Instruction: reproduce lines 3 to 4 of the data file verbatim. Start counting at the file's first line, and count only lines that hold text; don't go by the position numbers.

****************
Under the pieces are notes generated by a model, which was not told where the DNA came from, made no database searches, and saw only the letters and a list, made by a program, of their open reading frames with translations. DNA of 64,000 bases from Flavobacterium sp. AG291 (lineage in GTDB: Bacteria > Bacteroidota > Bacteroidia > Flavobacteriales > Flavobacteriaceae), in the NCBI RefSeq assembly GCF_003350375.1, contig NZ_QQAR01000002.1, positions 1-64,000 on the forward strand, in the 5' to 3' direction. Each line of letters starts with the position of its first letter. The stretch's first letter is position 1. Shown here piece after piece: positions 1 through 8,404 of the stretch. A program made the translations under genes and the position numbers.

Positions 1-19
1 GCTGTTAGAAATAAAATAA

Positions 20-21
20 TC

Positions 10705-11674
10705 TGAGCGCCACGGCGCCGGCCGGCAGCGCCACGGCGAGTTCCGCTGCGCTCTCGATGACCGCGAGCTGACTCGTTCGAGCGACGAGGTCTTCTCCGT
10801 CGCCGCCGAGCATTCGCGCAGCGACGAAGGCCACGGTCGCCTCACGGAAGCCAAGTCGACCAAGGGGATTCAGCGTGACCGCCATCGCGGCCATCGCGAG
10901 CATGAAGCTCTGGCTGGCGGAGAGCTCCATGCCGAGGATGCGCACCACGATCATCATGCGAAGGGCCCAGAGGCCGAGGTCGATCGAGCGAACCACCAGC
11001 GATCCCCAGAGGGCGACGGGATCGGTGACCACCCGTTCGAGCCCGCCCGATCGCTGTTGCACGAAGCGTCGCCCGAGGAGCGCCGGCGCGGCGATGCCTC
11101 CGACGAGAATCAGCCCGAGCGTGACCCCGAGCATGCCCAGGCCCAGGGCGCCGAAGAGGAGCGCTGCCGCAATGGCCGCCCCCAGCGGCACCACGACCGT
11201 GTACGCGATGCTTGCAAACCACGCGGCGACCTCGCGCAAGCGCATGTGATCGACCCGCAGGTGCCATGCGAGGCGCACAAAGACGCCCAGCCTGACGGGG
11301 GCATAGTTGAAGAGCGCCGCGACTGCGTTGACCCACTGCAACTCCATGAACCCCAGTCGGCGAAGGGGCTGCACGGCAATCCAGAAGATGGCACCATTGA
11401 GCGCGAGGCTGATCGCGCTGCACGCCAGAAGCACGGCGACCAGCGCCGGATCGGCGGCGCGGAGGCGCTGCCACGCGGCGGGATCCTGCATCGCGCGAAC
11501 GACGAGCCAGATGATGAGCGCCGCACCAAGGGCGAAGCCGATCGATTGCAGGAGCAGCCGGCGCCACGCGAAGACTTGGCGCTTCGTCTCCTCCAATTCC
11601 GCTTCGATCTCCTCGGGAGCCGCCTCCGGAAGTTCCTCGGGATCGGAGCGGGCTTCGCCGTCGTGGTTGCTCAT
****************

1 GCTGTTAGAAATAAAATAA

Positions 20-21